TTP Report: Facebook and WhatsApp Spreading Visa Scam to Migrants


Contact: Michael Clauw,, 202.780.5750

WASHINGTON, D.C. – Today, Campaign for Accountability (CfA) a nonprofit watchdog group that runs the Tech Transparency Project (TTP), released a report revealing that Facebook and WhatsApp are allowing a fake Canadian visa program to target migrant groups on their platforms. Posts from Facebook accounts claiming to belong to immigration lawyers offer free travel, employment services, legal services, and housing in Canada. But they drive migrants to websites that simply harvest their personal data—and prompt them to spread the scam to their friends and relatives. Despite warnings from both fact checkers and the Canadian government, Meta has failed to take action on the posts.

Read the report.

Campaign for Accountability Executive Director Michelle Kuppersmith said, “This is a clear-cut example of a scam, but Meta is inexplicably failing to do anything about it. If TTP can easily find these scam posts, Meta should be able to as well. Instead, vulnerable migrants are left susceptible to fraud, identity theft, or worse.”

TTP identified dozens of near-identical Facebook and WhatsApp posts advertising the fake visa program in groups for migrants from Central America, South America, and Africa. The posts state that Canada is recruiting over 450,000 migrant workers and promise financed travel, free housing, immediate work permits, and legal assistance from the Canadian government for all migrants over the age of 16. When users click on the posts, they are brought to third-party websites that collect their name, email, marital status, age, and occupation. The sites require users to invite at least 15 friends via WhatsApp before accessing the promised visa information, which is never produced. This scheme turns migrants into unwitting spreaders of the scam.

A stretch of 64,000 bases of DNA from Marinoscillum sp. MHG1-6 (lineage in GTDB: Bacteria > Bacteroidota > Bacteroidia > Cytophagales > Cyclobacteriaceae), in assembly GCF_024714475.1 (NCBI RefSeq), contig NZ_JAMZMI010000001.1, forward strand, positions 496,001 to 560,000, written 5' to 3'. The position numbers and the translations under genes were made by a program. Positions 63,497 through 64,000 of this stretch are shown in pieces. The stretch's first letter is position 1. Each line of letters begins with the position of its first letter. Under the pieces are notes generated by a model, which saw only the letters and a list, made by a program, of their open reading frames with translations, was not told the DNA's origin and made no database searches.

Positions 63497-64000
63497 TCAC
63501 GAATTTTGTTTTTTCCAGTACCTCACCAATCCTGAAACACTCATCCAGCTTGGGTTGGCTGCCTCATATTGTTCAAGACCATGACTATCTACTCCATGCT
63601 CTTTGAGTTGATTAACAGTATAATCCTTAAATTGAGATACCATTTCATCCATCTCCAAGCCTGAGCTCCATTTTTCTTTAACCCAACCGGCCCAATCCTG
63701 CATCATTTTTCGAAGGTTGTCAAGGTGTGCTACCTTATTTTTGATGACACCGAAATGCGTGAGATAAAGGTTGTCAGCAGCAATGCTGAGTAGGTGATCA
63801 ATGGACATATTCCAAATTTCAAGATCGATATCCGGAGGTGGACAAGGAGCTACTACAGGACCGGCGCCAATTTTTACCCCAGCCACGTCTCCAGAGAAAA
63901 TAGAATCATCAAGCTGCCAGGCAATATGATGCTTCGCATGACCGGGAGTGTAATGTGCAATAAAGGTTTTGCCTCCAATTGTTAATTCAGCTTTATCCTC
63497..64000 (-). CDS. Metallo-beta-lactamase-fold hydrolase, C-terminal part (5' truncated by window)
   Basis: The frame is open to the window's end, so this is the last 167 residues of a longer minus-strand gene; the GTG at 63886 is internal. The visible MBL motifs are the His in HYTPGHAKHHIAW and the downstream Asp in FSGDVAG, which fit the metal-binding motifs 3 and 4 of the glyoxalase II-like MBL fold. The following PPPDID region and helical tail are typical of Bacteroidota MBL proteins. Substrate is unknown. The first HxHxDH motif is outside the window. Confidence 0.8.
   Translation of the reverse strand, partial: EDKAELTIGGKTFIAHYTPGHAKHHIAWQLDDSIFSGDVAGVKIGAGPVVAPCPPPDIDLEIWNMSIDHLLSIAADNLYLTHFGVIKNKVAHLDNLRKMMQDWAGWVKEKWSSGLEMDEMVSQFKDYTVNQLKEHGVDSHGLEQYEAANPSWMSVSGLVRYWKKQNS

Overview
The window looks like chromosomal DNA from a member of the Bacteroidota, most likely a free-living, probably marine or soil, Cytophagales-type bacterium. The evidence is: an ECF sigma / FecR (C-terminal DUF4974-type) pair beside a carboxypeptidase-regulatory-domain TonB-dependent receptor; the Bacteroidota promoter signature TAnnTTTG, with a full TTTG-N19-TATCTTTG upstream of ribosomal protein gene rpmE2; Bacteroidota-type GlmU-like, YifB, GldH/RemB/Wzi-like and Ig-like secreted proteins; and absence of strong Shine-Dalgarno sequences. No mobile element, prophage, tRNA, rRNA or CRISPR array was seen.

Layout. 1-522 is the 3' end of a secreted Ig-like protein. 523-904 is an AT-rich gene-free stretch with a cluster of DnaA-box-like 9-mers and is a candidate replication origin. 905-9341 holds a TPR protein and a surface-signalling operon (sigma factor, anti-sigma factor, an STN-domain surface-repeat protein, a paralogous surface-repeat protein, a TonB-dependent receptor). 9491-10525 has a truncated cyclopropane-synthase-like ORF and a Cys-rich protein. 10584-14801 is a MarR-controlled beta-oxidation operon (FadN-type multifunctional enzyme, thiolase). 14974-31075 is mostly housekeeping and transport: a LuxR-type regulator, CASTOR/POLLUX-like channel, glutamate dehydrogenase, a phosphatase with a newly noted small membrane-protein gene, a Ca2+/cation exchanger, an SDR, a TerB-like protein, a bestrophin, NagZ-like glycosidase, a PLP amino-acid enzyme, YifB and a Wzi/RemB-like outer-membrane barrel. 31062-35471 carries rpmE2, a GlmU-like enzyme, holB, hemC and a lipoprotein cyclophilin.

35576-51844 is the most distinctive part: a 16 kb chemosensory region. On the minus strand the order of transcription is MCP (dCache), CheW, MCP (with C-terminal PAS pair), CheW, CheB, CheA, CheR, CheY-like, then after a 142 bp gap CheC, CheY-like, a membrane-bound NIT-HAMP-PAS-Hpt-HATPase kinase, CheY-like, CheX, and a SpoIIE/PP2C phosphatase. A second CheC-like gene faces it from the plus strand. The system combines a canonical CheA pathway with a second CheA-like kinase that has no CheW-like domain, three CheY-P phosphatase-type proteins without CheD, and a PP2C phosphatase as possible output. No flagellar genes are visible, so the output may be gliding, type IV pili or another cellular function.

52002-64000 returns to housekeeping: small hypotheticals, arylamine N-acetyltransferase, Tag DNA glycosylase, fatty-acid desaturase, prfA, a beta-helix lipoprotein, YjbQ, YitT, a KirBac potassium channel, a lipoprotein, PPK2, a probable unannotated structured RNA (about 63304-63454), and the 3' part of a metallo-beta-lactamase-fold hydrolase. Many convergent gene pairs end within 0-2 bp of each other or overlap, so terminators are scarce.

TTP’s investigation shows that Google also plays a role in propping up this scam. Some of the fake visa websites use Google’s analytics and advertising tools, allowing them to collect more data about people who visit the sites and make money off of those page views. Google allows this even after blocking phishing sites run by the same individuals behind the visa scam.

Some early versions of the scam post used the link shortening service TinyUrl to direct users to the fake visa application website. By Feb. 25, TinyUrl had terminated the link, citing its policy barring the use of its service for spam, fraud, or moneymaking scams. But Meta and Google, much larger companies, are still allowing the fake visa program to spread.

Ms. Kuppersmith continued, “This is not a scam that is simply aided by these platforms—it is born on their services, and tailor-made to use their features to maximum effect to exploit users. Meta and Google are fully to blame—still, they have been failing to act.”

Campaign for Accountability is a nonpartisan, nonprofit watchdog organization that uses research, litigation, and aggressive communications to expose misconduct and malfeasance in public life and hold those who act at the expense of the public good accountable for their actions.